completely redesigned electronic concept, became the most
state-of-the-art professional camera for the medium format.
With this camera, Rollei succeeded once again in setting new
In September 1995, “Rollei Fototechnic” was sold to the
Korean conglomerate Samsung. Through integration into this
globally-active corporation, Rollei hoped for a significantly
enhanced competitive position in the high-tech future. The
company was proud of the Rollei / Samsung research and
development centre that was inaugurated in April 1996.
Because of the Asian economic crisis, however, Samsung also
soon found itself obliged to sell off its shares in the company.
The new buyers in 1999 were Paul Dume and six other
managers. In November 2002, the Danish investment company
Capitellum, headquartered in Copenhagen, subsequently took
over Rollei Fototechnic.
The new millennium brought a host of new product releases. In
the spring of 2001, Rollei presented five new compact
cameras, followed by the AFM 35 along with two new digital
cameras in autumn. 2002 saw the market launch of six new
compact cameras, the Rollei d530 flex (a digital reflex
camera), the Rolleiflex 6008 AF (first medium format camera
in 6×6 format with autofocus) and the digital 35 mm camera
Rollei d330 motion. The Rollei 35 RF and the Rolleiflex 4,0 FW
wide-angle camera were also introduced at photokina. The
years that followed also saw the consistent development of the
digital camera lines.
The new Rollei
In 2004, the company Rollei Fototechnic GmbH moved its
production to the newly-founded Rollei Produktion GmbH.
Digital cameras and MP3 players were presented at photokina
under the slogan “The new Rollei”.
In 2005, the company Rollei Produktion GmbH changed its
name again to Franke & Heidecke GmbH. Amongst the
shareholders were two grandsons of the company’s founders:
Kai Franke and Rainer Heidecke. The focus returned to the
production of professional medium format cameras, projectors,
technical photo accessories and lenses at the old company site.
In the same year, the company Rollei Fototechnic GmbH
changed its name to Rollei GmbH and moved its company
headquarters to Berlin. From 2006, it fully gave up the
operative side of the business and concentrated on licensing of
the Rollei trademark rights from then on.
In 2007, the Rollei trademark rights were assigned to three
product categories, thus re-allocating usage: Franke &
Heidecke GmbH received the trademark rights for the
professional medium format products, whilst Rollei Metric
GmbH took over the rights for the cameras in the aerial
photography and surveying technology segment and RCPTechnik GmbH & Co KG the pan-European distribution for
consumer electronic products (digital cameras and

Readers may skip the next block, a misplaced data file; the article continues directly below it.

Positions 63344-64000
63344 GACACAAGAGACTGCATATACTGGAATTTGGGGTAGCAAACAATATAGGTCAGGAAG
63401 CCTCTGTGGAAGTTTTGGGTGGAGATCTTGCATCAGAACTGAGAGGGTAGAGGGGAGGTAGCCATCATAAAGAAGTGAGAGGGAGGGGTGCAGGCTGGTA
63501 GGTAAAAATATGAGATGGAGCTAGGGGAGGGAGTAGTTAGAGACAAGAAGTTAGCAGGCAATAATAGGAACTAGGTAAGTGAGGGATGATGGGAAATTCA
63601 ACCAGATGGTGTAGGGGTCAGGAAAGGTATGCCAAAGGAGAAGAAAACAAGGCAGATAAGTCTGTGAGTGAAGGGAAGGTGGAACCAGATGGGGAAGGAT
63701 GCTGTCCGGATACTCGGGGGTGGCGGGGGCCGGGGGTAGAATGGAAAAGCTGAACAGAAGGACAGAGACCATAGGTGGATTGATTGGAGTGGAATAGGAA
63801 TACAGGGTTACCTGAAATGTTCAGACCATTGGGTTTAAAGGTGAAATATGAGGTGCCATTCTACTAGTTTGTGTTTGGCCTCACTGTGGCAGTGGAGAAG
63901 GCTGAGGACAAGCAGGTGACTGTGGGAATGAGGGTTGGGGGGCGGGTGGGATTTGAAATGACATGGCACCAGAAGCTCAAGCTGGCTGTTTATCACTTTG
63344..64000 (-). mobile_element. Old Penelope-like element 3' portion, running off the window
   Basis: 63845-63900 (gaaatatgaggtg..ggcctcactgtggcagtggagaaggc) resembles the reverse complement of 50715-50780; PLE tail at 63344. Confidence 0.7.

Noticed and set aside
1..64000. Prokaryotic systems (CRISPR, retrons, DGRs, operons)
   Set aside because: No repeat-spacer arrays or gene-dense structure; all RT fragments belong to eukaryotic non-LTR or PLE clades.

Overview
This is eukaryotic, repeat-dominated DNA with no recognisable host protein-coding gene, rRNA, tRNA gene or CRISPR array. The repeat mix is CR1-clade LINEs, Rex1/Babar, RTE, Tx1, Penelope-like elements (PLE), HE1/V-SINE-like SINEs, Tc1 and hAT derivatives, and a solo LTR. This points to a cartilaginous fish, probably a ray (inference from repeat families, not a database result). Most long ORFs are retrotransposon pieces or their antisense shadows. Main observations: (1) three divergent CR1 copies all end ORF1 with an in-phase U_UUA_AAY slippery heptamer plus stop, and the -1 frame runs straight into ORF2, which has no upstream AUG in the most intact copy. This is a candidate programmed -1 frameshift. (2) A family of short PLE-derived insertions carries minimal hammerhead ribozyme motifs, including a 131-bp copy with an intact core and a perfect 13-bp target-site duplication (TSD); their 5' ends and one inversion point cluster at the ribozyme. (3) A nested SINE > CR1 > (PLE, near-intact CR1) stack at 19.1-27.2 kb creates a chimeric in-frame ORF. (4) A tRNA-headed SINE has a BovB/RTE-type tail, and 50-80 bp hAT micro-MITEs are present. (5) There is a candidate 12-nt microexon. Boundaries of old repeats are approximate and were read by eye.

Rollei…made by RCP
Since 2007, new Rollei products have been characterised by
their user-friendliness, high quality, modern design and the
excellent value for money they offer. The diverse product
range includes compact digital cameras in the model lines
Compactline, Flexline, Sportsline and the camcorder line
Movieline. Since 2009, digital picture frames and photo/slide
film scanners have also been included in the range.
The ongoing development and high quality of the products is
assured thanks to the company’s own firmware and team of
engineers. The Rollei Service and Call Centre guarantee a high
level of service quality and customer support throughout
At the end of 2009, RCP-Technik GmbH can look back over
three successful business years. It has succeeded in increasing
the market share in the compact camera sector within
Germany to 9%. With its digital picture frames, the company
rapidly acquired a 10% market share.
Due to the succesful development of the company, RCPTechnik GmbH has acquired the Rollei brand to 1 January 2010,
and thus coinciding with the start of Rollei’s 90th anniversary
year. The acquisition of the Rollei brand includes the global
licensing rights and points the way towards future
On 1 march 2010 the first subsidiary in Hungary was founded.
Distribution to the Balkan region will be continually
developed from the Budapest location. RCP-Technik GmbH’s
Turkish subsidiary will begin operations from Istanbul on 1
Rollei products are currently internationally available in
Austria, Switzerland, France, Italy, Portugal, the UK,
Greece, Sweden, Denmark and the Netherlands. The goal is
to double the number of countries by the end of 2010.
Marking the start of the anniversary year with the presentation
of its Flexline 100 inTOUCH, Rollei has launched a compact
digital camera, which convincingly meets the current needs of
amateur photographers, thanks to its amazing design and
exceptionally user-friendly touch screen. Compact digital
cameras are now increasingly-fashionable accessories, which
we carry around with us wherever we go so that we can send
our snapshots quickly and easily to all our friends via the
Internet and social media.
For this target group, the Rollei compact cameras constitute
the perfect digital companions. In the future as well, Rollei
will be using its products to pick up on the latest trends of the
digital age and making these available to a broad priceconscious clientele seeking value for money